New York Yankees: Draft Review

General Manager: Brian Cashman
Farm Director: Pat Roessler
Scouting Director: Damon Oppenheimer

2006-2009 Draft Results:
First three rounds included
x- over-draft signees ($200,000 or more)

2009 1st Round: Slade Heathcott, OF, Texas HS
2. J.R. Murphy, C, Florida HS
3. None
5x – Caleb Cotham, RHP, Vanderbilt
12x – Brett Gerritse, RHP, California HS
14x – Graham Stoneburner, RHP, Clemson
16x – Bryan Mitchell, RHP, North Carolina
44x – Evan DeLuca, LHP, New Jersey HS

Unfazed by make-up questions surrounding Heathcott, the organization nabbed him based on his offensive potential. He appeared in just three games after signing. Murphy appeared in nine games but got off to a fast start and hit .333. Cotham made three appearances after signing. Gerritse had an impressive debut in six games in rookie ball. Stoneburner pitched just one inning after coming to terms. Mitchell and DeLuca did not pitch in ’09 after signing. In other words, we’re really going to have to wait until 2010 to see how this draft class is looking… although starting pitchers Adam Warren (4th round) and Sean Black (7th) got off to stellar starts in low-A with FIPs of 2.19 and 2.96, respectively.

2008 1st Round: Gerrit Cole, RHP, California HS (Did not sign)
1S. Jeremy Bleich, LHP, Stanford
2. Scott Bittle, RHP, Mississippi (Did not sign)
3. David Adams, 2B, Virginia
6x – Brett Marshall, RHP, Texas HS
7x – Kyle Higashioka, C, California HS
9x – Michael O’Brien, RHP, Virginia HS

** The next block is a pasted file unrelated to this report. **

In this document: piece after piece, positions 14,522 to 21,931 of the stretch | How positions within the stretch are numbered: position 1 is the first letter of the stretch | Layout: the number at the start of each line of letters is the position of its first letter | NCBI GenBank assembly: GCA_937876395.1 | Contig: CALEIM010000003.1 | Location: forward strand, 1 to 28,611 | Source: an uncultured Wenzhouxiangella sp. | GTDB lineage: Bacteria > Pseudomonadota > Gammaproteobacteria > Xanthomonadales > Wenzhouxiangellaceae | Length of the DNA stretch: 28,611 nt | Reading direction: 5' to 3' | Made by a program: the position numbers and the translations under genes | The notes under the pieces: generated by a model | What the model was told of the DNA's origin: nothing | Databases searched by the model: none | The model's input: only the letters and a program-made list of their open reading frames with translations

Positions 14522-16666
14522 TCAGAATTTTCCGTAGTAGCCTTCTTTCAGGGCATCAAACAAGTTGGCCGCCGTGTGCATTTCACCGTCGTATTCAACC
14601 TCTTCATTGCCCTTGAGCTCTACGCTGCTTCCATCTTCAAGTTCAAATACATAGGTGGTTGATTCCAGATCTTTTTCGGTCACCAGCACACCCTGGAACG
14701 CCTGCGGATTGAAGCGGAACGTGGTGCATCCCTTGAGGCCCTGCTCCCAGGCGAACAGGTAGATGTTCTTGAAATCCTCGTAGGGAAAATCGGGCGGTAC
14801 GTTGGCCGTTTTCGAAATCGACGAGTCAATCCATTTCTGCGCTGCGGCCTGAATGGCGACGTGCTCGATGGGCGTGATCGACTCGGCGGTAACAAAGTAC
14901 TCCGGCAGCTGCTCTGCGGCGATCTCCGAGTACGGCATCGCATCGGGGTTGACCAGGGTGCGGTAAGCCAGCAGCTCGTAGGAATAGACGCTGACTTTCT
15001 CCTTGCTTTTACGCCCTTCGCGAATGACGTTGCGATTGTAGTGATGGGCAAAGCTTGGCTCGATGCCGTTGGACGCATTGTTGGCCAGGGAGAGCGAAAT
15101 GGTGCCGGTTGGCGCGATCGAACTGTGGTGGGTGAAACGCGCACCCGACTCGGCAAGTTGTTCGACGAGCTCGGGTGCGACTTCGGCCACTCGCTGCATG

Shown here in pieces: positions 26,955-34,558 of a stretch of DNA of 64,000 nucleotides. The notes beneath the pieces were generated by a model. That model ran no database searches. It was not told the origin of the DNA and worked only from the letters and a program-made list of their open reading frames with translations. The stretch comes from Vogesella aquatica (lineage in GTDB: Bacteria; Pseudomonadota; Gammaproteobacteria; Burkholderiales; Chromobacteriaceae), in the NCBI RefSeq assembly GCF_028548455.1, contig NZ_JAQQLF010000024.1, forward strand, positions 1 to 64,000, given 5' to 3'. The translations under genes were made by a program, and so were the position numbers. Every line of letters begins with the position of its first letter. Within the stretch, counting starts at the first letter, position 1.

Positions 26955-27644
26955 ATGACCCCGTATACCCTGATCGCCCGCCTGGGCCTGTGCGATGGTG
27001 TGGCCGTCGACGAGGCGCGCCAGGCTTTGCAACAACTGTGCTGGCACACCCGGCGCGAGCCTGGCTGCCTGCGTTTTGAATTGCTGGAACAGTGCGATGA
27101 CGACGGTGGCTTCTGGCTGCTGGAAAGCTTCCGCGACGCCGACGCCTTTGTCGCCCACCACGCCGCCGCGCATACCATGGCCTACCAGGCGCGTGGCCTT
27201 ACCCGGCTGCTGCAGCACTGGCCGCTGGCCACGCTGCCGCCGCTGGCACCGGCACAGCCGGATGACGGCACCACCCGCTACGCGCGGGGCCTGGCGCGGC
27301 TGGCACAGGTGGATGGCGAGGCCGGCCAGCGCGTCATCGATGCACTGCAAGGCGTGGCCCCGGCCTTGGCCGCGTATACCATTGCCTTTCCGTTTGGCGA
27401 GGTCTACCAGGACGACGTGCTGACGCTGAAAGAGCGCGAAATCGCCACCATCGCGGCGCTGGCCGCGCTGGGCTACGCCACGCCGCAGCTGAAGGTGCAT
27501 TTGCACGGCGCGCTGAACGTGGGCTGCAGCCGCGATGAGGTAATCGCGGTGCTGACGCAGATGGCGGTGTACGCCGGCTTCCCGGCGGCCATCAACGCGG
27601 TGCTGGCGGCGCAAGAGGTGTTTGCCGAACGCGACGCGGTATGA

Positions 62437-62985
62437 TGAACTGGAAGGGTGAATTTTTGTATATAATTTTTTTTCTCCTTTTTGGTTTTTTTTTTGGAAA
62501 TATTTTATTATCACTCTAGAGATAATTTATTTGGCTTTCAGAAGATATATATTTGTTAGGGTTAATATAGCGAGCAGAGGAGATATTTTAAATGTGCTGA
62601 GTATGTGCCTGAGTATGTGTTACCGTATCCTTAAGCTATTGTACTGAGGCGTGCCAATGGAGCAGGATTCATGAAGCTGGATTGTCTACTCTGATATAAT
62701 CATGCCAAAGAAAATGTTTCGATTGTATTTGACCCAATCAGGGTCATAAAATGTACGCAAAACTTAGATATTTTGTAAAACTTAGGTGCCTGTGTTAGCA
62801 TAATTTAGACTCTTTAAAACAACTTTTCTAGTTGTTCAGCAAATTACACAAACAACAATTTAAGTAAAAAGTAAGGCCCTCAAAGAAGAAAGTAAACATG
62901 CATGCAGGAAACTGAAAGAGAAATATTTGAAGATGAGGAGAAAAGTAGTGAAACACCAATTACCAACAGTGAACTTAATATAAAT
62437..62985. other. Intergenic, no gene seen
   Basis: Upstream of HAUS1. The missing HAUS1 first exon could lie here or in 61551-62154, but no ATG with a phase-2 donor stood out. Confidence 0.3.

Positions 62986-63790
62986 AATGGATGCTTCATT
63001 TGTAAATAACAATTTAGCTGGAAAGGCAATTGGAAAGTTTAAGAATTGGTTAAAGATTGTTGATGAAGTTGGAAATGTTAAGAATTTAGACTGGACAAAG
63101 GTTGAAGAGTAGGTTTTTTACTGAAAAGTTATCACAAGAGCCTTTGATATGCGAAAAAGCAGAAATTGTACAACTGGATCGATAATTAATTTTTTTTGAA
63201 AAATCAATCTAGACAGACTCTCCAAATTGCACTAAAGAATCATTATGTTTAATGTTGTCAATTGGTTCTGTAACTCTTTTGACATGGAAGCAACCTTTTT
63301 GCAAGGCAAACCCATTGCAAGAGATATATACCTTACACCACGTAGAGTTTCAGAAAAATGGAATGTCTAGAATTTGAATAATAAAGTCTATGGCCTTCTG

10x – D.J. Mitchell, RHP, Clemson
15x – Matt Richardson, RHP, Florida HS
27x – Garrison Lassiter, SS, North Carolina HS

This was not a pretty draft for the organization, and losing its first and second round picks really hurt. Bleich has some potential but the ceiling is lower than what you’d want from a supplemental first round pick. Adams has flashed a nice stick. He split ’09 between low-A and high-A and his power really came on in the second half of the year when his ISO rose from .104 to .216. That huge increase, though, could have been a fluke but we’ll know more in 2010.

Marshall was one of my favorite picks from this draft but he had a bit of a rough ’09 season in low-A ball. He allowed 98 hits in 87.1 innings and his strikeout rate was low at just 6.18 K/9. His walk rate, though, was OK at 3.81 BB/9, based on his experience level and his FIP of 4.45 was much better than his ERA of 5.56. Keep an eye on Higashioka in 2010. He tends to get lost on the catching depth chart in the organization, but he has flashed some potential. Higashioka has a nice rates at the plate (10.7 BB%, 14.3 K%). His overall numbers have been plagued by low BABIPs (.288 in ’09), which tend to haunt slow-footed catchers.

Speaking of crazy ERA/FIP differences… check out O’Brien, who has some really bad luck when the ball goes into play. His ERA was 5.09 at rookie ball in ’09 but his FIP was just 2.29. He showed solid control for a 19 year old at 1.76 BB/9 and a good strikeout rate at 8.61 K/9. He’s not overpowering, though, and his 39.7% ground-ball rate is a little worrisome. A former two-way college player, Mitchell is still raw on the mound. Despite his inexperience, Mitchell posted an impressive ground-ball rate at 62% and allowed just two homers. Many project him as a future reliever, but he showed good durability in ’09 with 150 innings pitched. His lefty/righty batting-average splits show some need for improvement: .287/.203.